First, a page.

LINCOLN, Neb. (KMTV) — The voters approved it, now lawmakers are figuring out how it will all work.
Casino gambling at some point in the future will be taking place at Nebraska racetracks.
State Sen. Tom Briese of Albion is looking into how casino gaming will be regulated.
His bill outlines what would be legal, what wouldn't be and penalties for breaking the laws.
Most controversially, it includes allowing sports gambling, which Briese believes is a game of chance, not a game of skill, and something the voters approved in November.
“To me, it’s black and white,” says Briese.
Others like Brendan Bussman, a native Nebraskan who now lives in Nevada and serves as a consultant to gaming operations across the globe, agree, saying the players on the field are typically the ones with the skill.
“People tend to bet more with their heart than they do with their mind. That makes it much more chance than sitting there that I control the destiny in what is going to happen like I do in a game of poker,” says Bussman, a partner with Global Market Advisors.
One of those people that doesn’t see it that way is State Sen. Justin Wayne, who represents parts of North Omaha. He believes it is a game of skill and therefore should be regulated outside of casinos in racetracks.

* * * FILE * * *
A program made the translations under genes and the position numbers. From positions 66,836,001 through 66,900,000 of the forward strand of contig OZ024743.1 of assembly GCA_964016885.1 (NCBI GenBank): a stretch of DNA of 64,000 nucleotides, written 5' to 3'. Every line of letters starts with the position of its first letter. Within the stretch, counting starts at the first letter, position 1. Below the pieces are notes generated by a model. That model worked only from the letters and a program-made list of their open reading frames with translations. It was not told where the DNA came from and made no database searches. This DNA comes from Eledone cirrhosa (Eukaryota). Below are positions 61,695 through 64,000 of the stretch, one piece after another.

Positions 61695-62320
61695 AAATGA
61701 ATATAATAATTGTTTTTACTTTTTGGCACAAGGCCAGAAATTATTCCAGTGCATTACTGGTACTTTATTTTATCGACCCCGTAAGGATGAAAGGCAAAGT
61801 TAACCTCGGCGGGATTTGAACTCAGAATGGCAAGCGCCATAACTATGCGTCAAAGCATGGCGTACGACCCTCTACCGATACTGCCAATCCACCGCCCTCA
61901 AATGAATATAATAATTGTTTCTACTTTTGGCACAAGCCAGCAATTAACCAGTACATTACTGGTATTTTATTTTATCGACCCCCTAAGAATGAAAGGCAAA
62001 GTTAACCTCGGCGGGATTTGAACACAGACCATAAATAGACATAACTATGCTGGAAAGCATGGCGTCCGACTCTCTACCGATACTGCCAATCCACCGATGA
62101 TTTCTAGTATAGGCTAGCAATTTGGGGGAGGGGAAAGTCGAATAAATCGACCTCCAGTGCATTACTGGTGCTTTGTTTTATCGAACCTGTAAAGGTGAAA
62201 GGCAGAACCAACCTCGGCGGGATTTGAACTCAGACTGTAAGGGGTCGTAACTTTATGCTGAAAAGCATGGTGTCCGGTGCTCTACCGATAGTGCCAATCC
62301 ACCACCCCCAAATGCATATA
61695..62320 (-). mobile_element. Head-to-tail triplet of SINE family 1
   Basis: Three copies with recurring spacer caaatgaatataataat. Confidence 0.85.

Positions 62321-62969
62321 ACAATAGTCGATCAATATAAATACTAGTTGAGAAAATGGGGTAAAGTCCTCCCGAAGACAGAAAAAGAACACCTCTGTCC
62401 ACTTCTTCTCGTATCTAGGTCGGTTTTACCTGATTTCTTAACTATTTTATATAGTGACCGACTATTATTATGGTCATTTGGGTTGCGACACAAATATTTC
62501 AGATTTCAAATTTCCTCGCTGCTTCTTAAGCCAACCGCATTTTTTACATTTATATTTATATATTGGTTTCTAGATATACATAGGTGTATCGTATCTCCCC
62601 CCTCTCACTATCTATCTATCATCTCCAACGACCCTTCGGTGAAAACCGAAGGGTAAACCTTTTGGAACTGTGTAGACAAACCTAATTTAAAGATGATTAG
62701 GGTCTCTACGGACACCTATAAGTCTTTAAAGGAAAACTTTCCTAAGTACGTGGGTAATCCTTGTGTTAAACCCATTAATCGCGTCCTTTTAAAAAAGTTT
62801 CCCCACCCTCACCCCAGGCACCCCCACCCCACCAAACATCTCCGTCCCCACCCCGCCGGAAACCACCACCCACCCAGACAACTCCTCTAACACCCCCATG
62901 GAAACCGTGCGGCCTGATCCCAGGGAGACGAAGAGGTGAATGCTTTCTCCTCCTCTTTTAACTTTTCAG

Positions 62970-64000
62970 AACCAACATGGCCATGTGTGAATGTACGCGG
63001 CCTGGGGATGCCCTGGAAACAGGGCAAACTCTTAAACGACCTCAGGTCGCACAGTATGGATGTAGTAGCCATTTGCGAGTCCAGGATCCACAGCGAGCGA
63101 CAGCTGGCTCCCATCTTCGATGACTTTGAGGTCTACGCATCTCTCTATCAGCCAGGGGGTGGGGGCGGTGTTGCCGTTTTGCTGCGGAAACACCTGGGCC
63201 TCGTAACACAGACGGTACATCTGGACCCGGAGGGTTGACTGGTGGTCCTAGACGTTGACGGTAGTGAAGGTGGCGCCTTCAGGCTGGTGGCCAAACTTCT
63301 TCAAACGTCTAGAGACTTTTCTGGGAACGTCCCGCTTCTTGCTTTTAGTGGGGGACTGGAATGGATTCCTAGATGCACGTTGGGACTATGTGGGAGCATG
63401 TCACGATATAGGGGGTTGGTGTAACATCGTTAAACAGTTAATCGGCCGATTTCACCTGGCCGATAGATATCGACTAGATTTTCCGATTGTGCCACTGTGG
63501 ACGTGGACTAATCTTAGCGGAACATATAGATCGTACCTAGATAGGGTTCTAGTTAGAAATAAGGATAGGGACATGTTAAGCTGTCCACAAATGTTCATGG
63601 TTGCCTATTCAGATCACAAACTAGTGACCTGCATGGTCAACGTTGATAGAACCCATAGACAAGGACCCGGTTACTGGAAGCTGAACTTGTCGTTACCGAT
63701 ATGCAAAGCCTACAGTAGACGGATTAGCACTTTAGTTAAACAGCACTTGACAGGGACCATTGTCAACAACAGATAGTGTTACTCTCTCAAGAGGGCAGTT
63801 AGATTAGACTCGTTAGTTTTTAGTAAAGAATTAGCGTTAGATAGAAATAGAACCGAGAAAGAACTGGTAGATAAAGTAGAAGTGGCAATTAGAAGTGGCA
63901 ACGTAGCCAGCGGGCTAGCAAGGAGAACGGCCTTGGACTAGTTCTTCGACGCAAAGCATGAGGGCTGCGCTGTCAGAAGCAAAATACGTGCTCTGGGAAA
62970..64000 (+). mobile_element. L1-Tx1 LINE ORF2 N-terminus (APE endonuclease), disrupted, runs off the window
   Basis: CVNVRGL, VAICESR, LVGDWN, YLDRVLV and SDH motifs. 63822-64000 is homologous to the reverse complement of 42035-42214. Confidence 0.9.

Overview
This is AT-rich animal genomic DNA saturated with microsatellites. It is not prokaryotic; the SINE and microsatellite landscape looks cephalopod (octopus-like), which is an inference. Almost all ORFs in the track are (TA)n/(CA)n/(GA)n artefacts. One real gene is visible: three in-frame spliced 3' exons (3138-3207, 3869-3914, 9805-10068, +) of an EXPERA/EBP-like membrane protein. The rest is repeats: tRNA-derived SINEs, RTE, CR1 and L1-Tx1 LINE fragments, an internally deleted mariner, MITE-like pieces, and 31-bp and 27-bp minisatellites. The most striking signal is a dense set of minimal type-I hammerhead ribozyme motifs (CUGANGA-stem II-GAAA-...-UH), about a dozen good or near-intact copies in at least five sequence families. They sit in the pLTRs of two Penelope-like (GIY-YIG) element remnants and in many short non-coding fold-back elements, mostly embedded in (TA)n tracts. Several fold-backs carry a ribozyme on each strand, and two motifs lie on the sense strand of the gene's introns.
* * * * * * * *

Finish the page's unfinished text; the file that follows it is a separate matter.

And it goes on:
“The industry itself is excluding people,” says Wayne.
He's pushing a separate bill that opens up sports betting outside of the yet to be built horse track casinos.
“The local bar at Kearney can never participate and maybe earn some more revenue for their community, because they cannot participate when they watch Denver versus whoever,” says Wayne.
Lance Morgan, CEO of Ho-Chunk Inc., which is set to run three of the state’s horse track casinos, supports sports gaming inside casinos because he believes that what Nebraskans voted on last year.
“I was dead serious at putting some sort of limitation and measured approach to gaming and expansion and we advertised that and we said it for years and we’re sticking to that,” says Morgan.
But there were opponents who do not want sports betting in Nebraska at all. They say the voters never approved sports gambling. Former Nebraska coach Tom Osborne worries the effect it will have on college athletes.
“Your gambling on guys that are 18, 19, 20 and 21. And if they don’t measure up to what some gambler thinks they should have done, social media will be all over them and will be brutal,” says Osborne, a longtime opponent of gambling.